The latest beauty trend is for gel extensions for your eyelashes

Time to brave the lash lift that turns back the clock: Forget gel manicures, the latest beauty trend is for gel extensions for your eyelashes

  • Victoria Woodhall visited Camilla Lashes to try out the new ‘gel’ lash extensions
  • Celebrity lash technician Camilla Kirk-Reynolds runs London’s Notting Hill clinic
  • She is among less than 50 in the world to offer the ‘gel’ lash extension technique
  • It costs £460 for a full set of top lashes and is said to take five years off your face

Do your eyelashes make you look older? It’s not something I had considered until I met celebrity lash technician Camilla Kirk-Reynolds to try out a new ‘gel’ lash extension technique, which instantly wiped five years off my face.

Gel manicures took nails to the next level a few years back. Will this long-lasting lash technique do the same for our eyes?

I visit Camilla Lashes, as she’s known to her A-list and royal clientele, at her unbranded rooms in London’s Notting Hill. 

It feels very clandestine — her name isn’t even on the doorbell. In fact, Camilla is the soul of discretion, not least because she’s bound by so many non-disclosure agreements.

Victoria Woodhall (pictured) visited celebrity lash technician Camilla Kirk-Reynolds to try out a new ‘gel’ lash extension technique, which instantly wiped five years off her face

While she’s happy to name the actresses she’s worked with on film sets — Kristin Scott Thomas, Renee Zellweger and Jessica Chastain — she can’t talk about her royal clients, other than to say: ‘If you watched the wedding, you saw my lashes.’

As one of only a handful of people in the UK, and less than 50 in the world, to offer new ‘gel’ lash extensions, she’s in big demand. So what makes this new technique so much better?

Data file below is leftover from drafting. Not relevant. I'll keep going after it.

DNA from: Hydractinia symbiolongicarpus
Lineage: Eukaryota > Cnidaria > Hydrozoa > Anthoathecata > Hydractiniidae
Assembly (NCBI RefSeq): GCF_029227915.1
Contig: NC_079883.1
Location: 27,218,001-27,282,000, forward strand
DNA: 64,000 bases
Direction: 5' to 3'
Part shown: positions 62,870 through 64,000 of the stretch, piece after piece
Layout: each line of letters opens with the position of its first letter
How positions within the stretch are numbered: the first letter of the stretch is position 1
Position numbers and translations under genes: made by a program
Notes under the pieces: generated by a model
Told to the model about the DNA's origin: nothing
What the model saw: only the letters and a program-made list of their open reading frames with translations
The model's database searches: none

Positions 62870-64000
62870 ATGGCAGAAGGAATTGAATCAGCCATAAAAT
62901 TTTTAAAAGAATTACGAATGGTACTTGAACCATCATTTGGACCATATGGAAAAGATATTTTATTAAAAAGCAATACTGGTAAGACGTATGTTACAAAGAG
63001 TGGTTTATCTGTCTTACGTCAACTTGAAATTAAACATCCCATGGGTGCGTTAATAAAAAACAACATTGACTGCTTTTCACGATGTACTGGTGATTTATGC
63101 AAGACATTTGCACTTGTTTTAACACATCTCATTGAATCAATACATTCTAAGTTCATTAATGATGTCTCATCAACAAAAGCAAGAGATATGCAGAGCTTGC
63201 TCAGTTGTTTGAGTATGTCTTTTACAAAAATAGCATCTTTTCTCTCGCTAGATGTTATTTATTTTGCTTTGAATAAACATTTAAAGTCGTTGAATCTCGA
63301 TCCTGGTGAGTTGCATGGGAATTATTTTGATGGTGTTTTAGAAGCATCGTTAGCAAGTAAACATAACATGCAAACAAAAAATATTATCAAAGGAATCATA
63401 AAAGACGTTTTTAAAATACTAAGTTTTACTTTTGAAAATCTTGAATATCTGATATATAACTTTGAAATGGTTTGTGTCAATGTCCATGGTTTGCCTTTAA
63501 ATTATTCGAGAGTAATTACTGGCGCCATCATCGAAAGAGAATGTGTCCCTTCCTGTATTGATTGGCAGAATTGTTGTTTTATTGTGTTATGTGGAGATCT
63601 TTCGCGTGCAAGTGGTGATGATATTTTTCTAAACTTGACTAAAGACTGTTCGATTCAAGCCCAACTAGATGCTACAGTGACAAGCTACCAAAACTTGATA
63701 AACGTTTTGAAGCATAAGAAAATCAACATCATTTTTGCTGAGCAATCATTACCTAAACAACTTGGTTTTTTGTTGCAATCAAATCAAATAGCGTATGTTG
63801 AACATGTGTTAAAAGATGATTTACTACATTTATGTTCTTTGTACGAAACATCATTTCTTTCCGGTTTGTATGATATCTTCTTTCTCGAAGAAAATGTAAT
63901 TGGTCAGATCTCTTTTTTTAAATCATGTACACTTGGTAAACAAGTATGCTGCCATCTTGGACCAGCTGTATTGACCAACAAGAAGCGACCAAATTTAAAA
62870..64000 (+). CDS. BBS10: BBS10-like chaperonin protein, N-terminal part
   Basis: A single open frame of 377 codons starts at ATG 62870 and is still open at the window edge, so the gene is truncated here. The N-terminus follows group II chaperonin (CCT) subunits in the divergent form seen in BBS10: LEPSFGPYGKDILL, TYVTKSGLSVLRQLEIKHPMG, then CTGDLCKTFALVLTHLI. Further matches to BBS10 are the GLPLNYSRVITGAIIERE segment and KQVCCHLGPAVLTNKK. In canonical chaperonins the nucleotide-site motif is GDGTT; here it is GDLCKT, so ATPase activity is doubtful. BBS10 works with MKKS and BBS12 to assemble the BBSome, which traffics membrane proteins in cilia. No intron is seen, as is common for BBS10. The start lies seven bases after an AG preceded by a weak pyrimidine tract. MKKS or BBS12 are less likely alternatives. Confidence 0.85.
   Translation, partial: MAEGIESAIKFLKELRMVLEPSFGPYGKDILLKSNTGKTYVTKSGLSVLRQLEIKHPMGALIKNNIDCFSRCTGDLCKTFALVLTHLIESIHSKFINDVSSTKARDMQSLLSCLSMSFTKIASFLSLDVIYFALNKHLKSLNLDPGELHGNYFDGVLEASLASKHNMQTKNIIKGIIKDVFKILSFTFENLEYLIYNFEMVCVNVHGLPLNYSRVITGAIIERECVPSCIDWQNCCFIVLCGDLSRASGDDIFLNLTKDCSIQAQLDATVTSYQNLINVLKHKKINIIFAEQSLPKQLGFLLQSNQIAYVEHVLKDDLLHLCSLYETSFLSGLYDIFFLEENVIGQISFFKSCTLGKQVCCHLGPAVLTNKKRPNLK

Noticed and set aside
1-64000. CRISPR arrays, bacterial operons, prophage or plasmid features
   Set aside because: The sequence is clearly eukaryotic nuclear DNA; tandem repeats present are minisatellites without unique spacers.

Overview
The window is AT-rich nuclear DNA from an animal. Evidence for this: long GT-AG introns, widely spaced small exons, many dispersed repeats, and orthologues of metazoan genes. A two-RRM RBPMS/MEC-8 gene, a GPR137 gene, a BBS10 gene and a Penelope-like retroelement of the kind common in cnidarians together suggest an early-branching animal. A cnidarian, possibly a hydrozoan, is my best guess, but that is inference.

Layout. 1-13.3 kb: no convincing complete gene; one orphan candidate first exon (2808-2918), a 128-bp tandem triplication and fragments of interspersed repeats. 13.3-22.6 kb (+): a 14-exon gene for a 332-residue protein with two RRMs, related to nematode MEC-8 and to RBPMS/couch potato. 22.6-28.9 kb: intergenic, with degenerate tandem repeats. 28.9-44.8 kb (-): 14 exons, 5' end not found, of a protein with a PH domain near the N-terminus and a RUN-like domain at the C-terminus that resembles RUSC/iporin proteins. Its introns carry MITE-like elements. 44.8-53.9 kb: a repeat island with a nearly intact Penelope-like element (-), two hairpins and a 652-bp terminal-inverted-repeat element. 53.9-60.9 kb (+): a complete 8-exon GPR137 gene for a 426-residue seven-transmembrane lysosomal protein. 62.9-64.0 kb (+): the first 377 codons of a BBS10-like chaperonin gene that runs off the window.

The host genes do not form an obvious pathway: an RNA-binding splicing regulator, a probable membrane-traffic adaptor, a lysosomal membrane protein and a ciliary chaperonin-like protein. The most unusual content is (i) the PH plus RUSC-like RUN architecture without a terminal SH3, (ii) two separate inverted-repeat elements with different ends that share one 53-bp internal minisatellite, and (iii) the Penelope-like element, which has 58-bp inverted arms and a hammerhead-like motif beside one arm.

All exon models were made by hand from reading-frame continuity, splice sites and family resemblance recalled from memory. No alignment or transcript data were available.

Partly it’s the fact it can be tailored to each client, giving a very natural lift to ageing eyes. 

But what women really love is that these extensions last 30 per cent longer than the conventional ones, don’t fall out when they come into contact with oil from your make-up or skincare and are only a fraction more expensive. 

Camilla says her time-poor clients love them so much 90 per cent have switched to them.

I come from a family of heavy brows — both my mother and grandmother had an upper-eye lift at my age, 53, and it’s something I’d earmarked for ‘one day’. Could gel lashes give me the illusion of lift without the knife or needle?

VICTORIA BEFORE LASHES TREATMENT: Gel manicures took nails to the next level a few years back. Will this long-lasting lash technique do the same for our eyes?

Camilla is confident. ‘One of the biggest compliments my clients get is when people ask if they’ve had Botox because they look so much fresher.’

The drawback is that you have to spend two or three hours in a chair with your eyes taped shut. Camilla tells me it will all be worth it for the amount of time I’ll save in the mornings and evenings, not having to put on or take off mascara or eyeliner.

Age has it in for our lashes, as aesthetic doctor Pamela Benito explains. ‘When oestrogen levels start to decline [with the menopause] lashes become thinner and shorter, because of the destruction of hair follicles. As a result, our eyes will look tired, smaller and older.’

A sagging eyelid can make our lashes all but disappear, says oculoplastic surgeon Dr Sabrina Shah-Desai. It makes your eyelashes point downwards, ‘giving the impression of fewer or almost no lashes’.